Syn is the second restaurant to open under Blowers Street since La Cave moved. Brought to us by Chef Ron Muise, a Cape Bretoner who honed his culinary skills in Europe, Syn’s menu has a French bistro feel.
The interior hasn’t changed much, still a charming rabbit warren of multiple “caves,” each one providing a cocoon of privacy for diners, perfect for illicit trysts or romantic late-night dinners.
An exceedingly long wait for appetizers is the first hint that things are not going well. It’s early for dinner, and there don’t appear to be many other patrons, but our food takes quite some time to arrive, and when it does, it’s cold. The side vegetables consist of carrots and a pile of burnt shredded napa cabbage. It seems to be a bad night, so we make a return visit hoping for better.
The second time around, temperature and wait issues have been resolved, but some of the problems that plagued our first visit continue—namely, overseasoning. Just about everything is so heavily peppered and salted that it is unpalatable; plates that otherwise would be licked clean are left half full as our burning, parched tongues scream for mercy.
A huge chunk of impeccably cooked monkfish ($9.95), wrapped in pancetta, suffers the wrath of the pepper mill, as does an otherwise excellent rough-textured pate du champagne ($8.95). Pan-seared shrimp with red pepper coulis ($9.95) are very nice, as is the shallot and goat cheese tart ($8.95); both are served over mixed greens.
Duck breast ($19.95)—though a little overcooked—is tasty, but the accompanying potato too salty to eat. The Black Angus striploin ($19.95) is cooked as ordered but has to be scraped to remove the salt and pepper crust, and the beautifully cooked but heavily salted classic “steak frites” must also be left behind due to our rapidly withering taste buds. Beef tenderloin ($22.95), a large and tender cut of meat, comes with a rich shallot demiglaze, and the grainy mustard mashed potato is delicious. Alas, the natural sweetness of a pile of fried parsnip chips has been completely destroyed by salt.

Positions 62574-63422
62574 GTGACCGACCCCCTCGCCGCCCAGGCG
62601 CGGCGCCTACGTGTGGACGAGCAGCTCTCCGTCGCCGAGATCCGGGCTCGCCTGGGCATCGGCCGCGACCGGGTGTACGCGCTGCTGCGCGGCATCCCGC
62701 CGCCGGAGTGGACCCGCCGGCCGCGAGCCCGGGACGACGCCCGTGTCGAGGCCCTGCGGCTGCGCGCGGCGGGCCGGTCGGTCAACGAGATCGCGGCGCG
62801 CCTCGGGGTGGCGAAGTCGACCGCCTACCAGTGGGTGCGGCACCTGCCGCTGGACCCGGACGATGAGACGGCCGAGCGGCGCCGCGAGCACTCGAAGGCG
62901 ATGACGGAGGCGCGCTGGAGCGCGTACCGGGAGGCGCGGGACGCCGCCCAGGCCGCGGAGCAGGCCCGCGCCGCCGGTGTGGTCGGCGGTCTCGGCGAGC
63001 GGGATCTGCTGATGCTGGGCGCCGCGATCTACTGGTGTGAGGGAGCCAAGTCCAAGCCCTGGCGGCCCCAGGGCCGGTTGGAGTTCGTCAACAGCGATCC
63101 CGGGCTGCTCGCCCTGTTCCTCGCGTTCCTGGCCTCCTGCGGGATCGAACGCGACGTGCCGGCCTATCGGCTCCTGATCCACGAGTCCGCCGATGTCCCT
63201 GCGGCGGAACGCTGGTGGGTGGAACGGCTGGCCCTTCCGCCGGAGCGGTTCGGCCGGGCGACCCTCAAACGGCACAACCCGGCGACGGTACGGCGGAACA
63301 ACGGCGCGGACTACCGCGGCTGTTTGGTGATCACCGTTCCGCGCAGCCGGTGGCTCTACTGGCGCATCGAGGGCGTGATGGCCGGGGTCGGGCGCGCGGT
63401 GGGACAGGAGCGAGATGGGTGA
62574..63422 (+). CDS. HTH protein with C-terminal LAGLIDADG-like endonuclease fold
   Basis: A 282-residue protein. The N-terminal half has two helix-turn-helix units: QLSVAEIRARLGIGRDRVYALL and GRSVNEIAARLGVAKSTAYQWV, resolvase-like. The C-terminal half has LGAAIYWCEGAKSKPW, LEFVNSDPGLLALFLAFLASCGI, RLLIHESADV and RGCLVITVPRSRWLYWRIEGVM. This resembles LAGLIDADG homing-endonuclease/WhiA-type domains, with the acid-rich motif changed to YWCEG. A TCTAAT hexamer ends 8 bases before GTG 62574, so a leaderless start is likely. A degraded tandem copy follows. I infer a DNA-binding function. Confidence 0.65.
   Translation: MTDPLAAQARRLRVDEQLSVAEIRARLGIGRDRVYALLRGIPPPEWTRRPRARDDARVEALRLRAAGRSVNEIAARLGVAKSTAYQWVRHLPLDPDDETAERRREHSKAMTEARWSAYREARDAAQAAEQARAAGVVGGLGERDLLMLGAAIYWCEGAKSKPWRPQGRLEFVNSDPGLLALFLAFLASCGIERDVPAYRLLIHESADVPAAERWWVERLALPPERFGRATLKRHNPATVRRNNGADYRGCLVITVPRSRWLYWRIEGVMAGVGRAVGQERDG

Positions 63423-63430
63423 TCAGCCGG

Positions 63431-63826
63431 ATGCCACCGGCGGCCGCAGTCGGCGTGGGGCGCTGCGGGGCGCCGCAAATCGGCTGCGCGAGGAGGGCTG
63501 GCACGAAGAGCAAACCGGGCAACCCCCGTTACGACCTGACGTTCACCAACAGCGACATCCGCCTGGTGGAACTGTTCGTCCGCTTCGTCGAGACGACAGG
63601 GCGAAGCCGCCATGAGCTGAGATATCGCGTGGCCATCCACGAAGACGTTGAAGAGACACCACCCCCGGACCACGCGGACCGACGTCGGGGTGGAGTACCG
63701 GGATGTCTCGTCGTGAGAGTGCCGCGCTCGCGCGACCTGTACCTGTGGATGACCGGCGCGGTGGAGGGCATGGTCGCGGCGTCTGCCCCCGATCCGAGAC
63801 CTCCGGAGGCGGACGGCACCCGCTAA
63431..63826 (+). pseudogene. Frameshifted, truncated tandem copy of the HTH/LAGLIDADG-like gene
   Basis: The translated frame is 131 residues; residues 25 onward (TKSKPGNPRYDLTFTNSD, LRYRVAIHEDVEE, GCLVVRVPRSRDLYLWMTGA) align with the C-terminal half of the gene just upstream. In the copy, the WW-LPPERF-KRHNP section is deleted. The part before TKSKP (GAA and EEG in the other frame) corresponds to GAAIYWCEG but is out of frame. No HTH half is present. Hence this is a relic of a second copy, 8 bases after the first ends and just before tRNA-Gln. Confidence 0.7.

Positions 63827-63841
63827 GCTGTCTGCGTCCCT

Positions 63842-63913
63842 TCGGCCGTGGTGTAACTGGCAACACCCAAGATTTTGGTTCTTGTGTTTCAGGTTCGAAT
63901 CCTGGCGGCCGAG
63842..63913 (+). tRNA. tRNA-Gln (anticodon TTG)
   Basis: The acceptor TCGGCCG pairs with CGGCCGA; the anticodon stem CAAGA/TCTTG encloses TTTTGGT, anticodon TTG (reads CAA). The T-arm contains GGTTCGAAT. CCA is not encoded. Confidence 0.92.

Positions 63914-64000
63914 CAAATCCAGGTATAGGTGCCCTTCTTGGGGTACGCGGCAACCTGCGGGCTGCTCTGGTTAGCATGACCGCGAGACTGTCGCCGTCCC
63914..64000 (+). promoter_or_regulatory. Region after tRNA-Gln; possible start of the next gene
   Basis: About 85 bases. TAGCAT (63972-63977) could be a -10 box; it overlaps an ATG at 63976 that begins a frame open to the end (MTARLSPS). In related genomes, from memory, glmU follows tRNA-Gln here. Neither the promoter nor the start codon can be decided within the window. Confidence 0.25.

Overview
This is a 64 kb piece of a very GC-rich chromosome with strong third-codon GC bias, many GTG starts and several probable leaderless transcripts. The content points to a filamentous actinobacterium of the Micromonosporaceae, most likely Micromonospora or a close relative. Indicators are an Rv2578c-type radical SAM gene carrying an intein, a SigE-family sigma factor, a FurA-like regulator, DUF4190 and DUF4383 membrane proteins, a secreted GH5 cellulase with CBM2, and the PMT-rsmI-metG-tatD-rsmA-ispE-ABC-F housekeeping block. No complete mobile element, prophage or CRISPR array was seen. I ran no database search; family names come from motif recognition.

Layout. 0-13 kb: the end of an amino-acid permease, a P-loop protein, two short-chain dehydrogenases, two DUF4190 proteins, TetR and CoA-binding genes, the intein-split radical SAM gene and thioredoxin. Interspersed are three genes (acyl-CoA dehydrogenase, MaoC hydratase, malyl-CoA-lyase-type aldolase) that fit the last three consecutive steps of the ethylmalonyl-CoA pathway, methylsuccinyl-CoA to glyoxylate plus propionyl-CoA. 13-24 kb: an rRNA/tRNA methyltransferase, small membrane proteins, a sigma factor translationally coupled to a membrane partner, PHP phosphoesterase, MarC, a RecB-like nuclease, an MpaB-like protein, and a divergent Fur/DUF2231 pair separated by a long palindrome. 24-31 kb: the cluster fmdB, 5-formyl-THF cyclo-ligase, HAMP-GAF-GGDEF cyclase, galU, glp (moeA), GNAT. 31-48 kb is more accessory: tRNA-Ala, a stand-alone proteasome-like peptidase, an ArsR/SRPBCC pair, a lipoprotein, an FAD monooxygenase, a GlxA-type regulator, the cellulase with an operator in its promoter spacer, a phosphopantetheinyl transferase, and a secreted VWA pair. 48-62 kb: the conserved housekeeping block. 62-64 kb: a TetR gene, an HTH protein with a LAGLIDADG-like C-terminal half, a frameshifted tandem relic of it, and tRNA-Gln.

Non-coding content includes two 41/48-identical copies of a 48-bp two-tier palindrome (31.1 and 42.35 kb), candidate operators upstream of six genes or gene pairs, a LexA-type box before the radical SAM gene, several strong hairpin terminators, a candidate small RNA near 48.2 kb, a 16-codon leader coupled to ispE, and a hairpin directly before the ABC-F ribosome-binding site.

The pork loin stuffed with apples and pecans ($19.95), with a bourbon sauce, is excellent. Stuffed pork often comes to the table dry and overdone, but this is fabulous.
Neither salt nor pepper make an appearance during dessert, but the food hardly improves. A blueberry creme brulee ($6.95) splits, leaving a separated custard sloshing around under a too-thick roof of sugar, and the white and dark cheesecake duo ($6.95) is crumby and dry. We do have a nice vanilla meringue ($6.95)—the fluffy mounds of beaten egg white sit on a pool of tasty creme anglaise.
If not for the abuse of salt and pepper, these would be decent meals—there are flashes of culinary brilliance, like the handling of the meats and the goat cheese tart.
Syn also suffers from lack of attention to detail. On one visit we are the first guests of the night, but the bench I sit on is dirty, covered in crumbs. The lovely warm rosemary and potato house bread is served with cold butter. The menu has several spelling errors, including one particularly glaring mistake: the potato is listed as “dauliphoisse,” when it is actually “dauphinoise.” I double-check in Le Repertoire de La Cuisine, the French classic reference, but I find no listing for the word. Syn has the potential to be a great restaurant, but right now, it’s just not delivering the goods—and that, truly, is a sin.
Syn5244 Blowers Street 405-7966 Hours: 5pm-1am, later on weekends.
Visit nine circles of Liz Feltham’s food reviews at: www.foodcritic.ca